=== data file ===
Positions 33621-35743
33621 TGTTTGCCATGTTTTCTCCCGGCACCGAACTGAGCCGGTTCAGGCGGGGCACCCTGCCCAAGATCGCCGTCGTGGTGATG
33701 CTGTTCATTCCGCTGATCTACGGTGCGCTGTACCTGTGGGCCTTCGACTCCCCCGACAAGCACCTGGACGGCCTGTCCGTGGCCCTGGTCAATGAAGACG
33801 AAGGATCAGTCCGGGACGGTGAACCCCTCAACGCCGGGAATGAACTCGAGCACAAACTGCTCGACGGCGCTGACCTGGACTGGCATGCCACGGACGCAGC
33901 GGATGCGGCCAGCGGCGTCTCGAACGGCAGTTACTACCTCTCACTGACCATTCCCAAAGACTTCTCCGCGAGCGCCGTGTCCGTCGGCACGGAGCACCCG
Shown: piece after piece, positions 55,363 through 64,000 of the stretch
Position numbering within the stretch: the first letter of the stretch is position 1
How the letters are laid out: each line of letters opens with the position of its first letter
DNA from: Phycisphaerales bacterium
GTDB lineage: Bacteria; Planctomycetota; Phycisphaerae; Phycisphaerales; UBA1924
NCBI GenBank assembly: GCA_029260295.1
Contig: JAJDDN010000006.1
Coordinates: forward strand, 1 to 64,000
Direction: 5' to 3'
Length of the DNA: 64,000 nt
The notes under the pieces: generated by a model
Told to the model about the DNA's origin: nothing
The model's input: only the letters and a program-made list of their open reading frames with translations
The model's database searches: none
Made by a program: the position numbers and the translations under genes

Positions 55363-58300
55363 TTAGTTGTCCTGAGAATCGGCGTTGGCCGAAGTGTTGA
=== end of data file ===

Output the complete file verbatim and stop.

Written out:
Positions 33621-35743
33621 TGTTTGCCATGTTTTCTCCCGGCACCGAACTGAGCCGGTTCAGGCGGGGCACCCTGCCCAAGATCGCCGTCGTGGTGATG
33701 CTGTTCATTCCGCTGATCTACGGTGCGCTGTACCTGTGGGCCTTCGACTCCCCCGACAAGCACCTGGACGGCCTGTCCGTGGCCCTGGTCAATGAAGACG
33801 AAGGATCAGTCCGGGACGGTGAACCCCTCAACGCCGGGAATGAACTCGAGCACAAACTGCTCGACGGCGCTGACCTGGACTGGCATGCCACGGACGCAGC
33901 GGATGCGGCCAGCGGCGTCTCGAACGGCAGTTACTACCTCTCACTGACCATTCCCAAAGACTTCTCCGCGAGCGCCGTGTCCGTCGGCACGGAGCACCCG
Shown: piece after piece, positions 55,363 through 64,000 of the stretch
Position numbering within the stretch: the first letter of the stretch is position 1
How the letters are laid out: each line of letters opens with the position of its first letter
DNA from: Phycisphaerales bacterium
GTDB lineage: Bacteria; Planctomycetota; Phycisphaerae; Phycisphaerales; UBA1924
NCBI GenBank assembly: GCA_029260295.1
Contig: JAJDDN010000006.1
Coordinates: forward strand, 1 to 64,000
Direction: 5' to 3'
Length of the DNA: 64,000 nt
The notes under the pieces: generated by a model
Told to the model about the DNA's origin: nothing
The model's input: only the letters and a program-made list of their open reading frames with translations
The model's database searches: none
Made by a program: the position numbers and the translations under genes

Positions 55363-58300
55363 TTAGTTGTCCTGAGAATCGGCGTTGGCCGAAGTGTTGA